Ruapehu is one of the world's most active volcanoes[1] and the largest active volcano in New Zealand. It is the highest point in the North Island and includes three major peaks: Tahurangi (2,797 m), Te Heuheu (2,755 m) and Paretetaitonga (2,751 m). The deep, active crater is between the peaks and fills with a crater lake between major eruptions. Cleveland Volcano in the Aleutian Islands of Alaska photographed from the International Space Station For other uses, see Volcano (disambiguation). ... Craters on Mount Cameroon Perhaps the most conspicuous part of a volcano is the crater, a basin of a roughly circular form within which occurs a vent (or vents) from which magma erupts as gases, lava, and ejecta. ... A crater lake that simply goes by the name Crater Lake, in Oregon, USA Heaven Lake (Chonji / Tianchi), North Korea / China Cuicocha, Ecuador Lake formed after 1991 eruption of Mount Pinatubo, Philippines Mount Katmai, Alaska, USA Mount Wenchi crater lake, Ethiopia Nemrut, Turkey Volcán Irazú, Costa Rica This page...

Contents

Volcanic activity

Ruapehu is largely composed of andesite and began erupting at least 250,000 years ago. In recorded history, major eruptions have been about 50 years apart,[1] in 1895, 1945 and 1995-1996. Minor eruptions are frequent, with at least 60 since 1945. Some of the minor eruptions in the 1970s generated small ash falls and lahars (mudflows) that damaged skifields.[2] A sample of andesite (dark groundmass) with amygdaloidal vesicules filled with zeolite. ... Year 1895 (MDCCCXCV) was a common year starting on Tuesday (link will display full calendar) of the Gregorian calendar (or a common year starting on Sunday of the 12-day-slower Julian calendar). ... Year 1945 (MCMXLV) was a common year starting on Monday (link will display the full calendar). ... Year 1995 (MCMXCV) was a common year starting on Sunday. ... Year 1996 (MCMXCVI) was a leap year starting on Monday (link will display full 1996 Gregorian calendar). ... The 1970s decade refers to the years from 1970 to 1979, also called The Seventies. ... Ash plume from Mt Cleveland, a stratovolcano Diamond Head, a well-known backdrop to Waikiki in Hawaii, is an ash cone that solidified into tuff Volcanic ash consists of very fine rock and mineral particles less than 2 mm in diameter that are ejected from a volcanic vent. ... Lahar from a March 1982 eruption of Mount St. ...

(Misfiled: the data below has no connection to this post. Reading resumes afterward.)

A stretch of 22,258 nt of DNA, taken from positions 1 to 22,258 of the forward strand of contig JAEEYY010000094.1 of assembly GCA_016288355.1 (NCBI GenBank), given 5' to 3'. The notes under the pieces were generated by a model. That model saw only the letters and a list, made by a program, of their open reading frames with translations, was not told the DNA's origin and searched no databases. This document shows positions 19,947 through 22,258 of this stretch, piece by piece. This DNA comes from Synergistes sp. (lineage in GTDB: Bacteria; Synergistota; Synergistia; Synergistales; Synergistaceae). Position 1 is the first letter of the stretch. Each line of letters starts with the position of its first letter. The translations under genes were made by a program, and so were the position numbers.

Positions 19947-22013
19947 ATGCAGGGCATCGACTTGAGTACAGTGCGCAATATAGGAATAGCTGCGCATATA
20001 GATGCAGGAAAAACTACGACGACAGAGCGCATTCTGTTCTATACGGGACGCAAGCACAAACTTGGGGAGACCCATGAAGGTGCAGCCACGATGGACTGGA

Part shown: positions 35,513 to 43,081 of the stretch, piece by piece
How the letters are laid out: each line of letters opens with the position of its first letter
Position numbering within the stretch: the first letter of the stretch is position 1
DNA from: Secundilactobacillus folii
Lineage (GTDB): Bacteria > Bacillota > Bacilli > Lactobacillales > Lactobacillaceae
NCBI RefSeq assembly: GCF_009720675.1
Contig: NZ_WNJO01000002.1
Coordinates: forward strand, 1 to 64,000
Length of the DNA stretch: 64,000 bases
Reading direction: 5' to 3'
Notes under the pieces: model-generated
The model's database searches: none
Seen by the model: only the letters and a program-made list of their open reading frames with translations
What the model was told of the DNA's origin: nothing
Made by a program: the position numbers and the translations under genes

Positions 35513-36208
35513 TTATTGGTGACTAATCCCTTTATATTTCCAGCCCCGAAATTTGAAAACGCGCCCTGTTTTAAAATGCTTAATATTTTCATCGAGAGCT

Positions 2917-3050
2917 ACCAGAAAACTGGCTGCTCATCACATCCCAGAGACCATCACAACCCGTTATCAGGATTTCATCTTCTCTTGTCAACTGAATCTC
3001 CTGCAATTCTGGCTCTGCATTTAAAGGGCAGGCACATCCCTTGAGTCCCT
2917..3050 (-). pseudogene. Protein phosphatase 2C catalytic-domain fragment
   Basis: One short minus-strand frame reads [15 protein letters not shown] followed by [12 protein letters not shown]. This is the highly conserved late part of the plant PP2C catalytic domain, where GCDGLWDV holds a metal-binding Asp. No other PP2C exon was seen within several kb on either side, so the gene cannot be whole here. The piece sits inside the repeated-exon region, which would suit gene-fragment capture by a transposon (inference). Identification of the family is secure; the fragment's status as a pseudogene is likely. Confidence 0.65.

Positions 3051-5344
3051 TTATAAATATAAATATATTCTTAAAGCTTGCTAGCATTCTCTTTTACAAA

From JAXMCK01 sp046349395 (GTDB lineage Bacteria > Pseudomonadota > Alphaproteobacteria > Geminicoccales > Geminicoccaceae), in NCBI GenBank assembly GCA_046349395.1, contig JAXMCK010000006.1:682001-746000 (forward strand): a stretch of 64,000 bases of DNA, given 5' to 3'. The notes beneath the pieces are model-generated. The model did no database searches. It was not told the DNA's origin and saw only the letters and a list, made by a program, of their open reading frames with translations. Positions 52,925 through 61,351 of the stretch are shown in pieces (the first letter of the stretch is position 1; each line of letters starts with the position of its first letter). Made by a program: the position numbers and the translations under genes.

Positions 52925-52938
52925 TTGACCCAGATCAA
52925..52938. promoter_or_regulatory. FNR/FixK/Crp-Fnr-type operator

Between major eruptions, a warm acidic crater lake forms, fed by melting snow. Major eruptions may completely expel the lake water. Where a major eruption has deposited a tephra dam across the lake's outlet, the dam may collapse after the lake has refilled and risen above the level of its normal outlet, the outrush of water causing a large lahar. In 2000, the ERLAWS system was installed on the mountain to detect such a collapse and alert the relevant authorities. For other uses, see acid (disambiguation). ... Tephra refers to air-fall material produced by a volcanic eruption regardless of composition or fragment size. ... Fresh lahar channels scar Ruapehus eastern slopes, 27 March 2007. ...


1945 eruption and aftermath

The 1945 eruption emptied the crater lake and dammed the outlet with tephra. The crater slowly refilled with water, until on December 24, 1953 the tephra dam collapsed causing a lahar in the Whangaehu River. The lahar caused the Tangiwai disaster, with the loss of 151 lives, when the Tangiwai railway bridge across the Whangaehu River collapsed while the lahar was in full flood, just before an express train crossed it. It was already known that the river had partially undermined one of the bridge piers and the lahar finished the job, causing the bridge to collapse. Although warned of the collapsed bridge, the train driver was unable to stop the train in time and 6 of the carriages fell into the river. is the 358th day of the year (359th in leap years) in the Gregorian calendar. ... Year 1953 (MCMLIII) was a common year starting on Thursday (link will display full calendar) of the Gregorian calendar. ... The Whangaehu River is a large river of the central North Island of New Zealand. ... The Tangiwai disaster on December 24, 1953 was the worst rail accident in New Zealand. ...

Ruapehu at dawn
Ruapehu at dawn

Image File history File links Download high resolution version (993x660, 307 KB) Summary Ruapehu at dawn (29 January 2005. ... Image File history File links Download high resolution version (993x660, 307 KB) Summary Ruapehu at dawn (29 January 2005. ...

1995-96 eruptions